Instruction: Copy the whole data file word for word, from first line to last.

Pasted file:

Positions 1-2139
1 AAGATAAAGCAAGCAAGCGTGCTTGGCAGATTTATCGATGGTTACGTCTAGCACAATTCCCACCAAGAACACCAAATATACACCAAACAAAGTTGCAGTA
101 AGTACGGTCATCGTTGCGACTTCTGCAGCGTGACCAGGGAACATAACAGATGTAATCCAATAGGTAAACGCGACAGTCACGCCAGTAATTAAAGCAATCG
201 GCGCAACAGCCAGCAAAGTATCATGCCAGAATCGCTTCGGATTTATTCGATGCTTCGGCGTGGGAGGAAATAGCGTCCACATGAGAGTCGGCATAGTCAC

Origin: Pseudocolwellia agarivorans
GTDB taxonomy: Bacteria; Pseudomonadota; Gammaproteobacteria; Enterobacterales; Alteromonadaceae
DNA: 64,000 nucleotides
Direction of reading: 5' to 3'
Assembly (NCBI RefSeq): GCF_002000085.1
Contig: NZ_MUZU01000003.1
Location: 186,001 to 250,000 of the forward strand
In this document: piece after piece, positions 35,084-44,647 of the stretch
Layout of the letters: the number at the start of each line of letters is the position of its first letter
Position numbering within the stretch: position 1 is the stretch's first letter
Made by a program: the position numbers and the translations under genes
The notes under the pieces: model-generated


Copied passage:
Positions 1-2139
1 AAGATAAAGCAAGCAAGCGTGCTTGGCAGATTTATCGATGGTTACGTCTAGCACAATTCCCACCAAGAACACCAAATATACACCAAACAAAGTTGCAGTA
101 AGTACGGTCATCGTTGCGACTTCTGCAGCGTGACCAGGGAACATAACAGATGTAATCCAATAGGTAAACGCGACAGTCACGCCAGTAATTAAAGCAATCG
201 GCGCAACAGCCAGCAAAGTATCATGCCAGAATCGCTTCGGATTTATTCGATGCTTCGGCGTGGGAGGAAATAGCGTCCACATGAGAGTCGGCATAGTCAC

Origin: Pseudocolwellia agarivorans
GTDB taxonomy: Bacteria; Pseudomonadota; Gammaproteobacteria; Enterobacterales; Alteromonadaceae
DNA: 64,000 nucleotides
Direction of reading: 5' to 3'
Assembly (NCBI RefSeq): GCF_002000085.1
Contig: NZ_MUZU01000003.1
Location: 186,001 to 250,000 of the forward strand
In this document: piece after piece, positions 35,084-44,647 of the stretch
Layout of the letters: the number at the start of each line of letters is the position of its first letter
Position numbering within the stretch: position 1 is the stretch's first letter
Made by a program: the position numbers and the translations under genes
The notes under the pieces: model-generated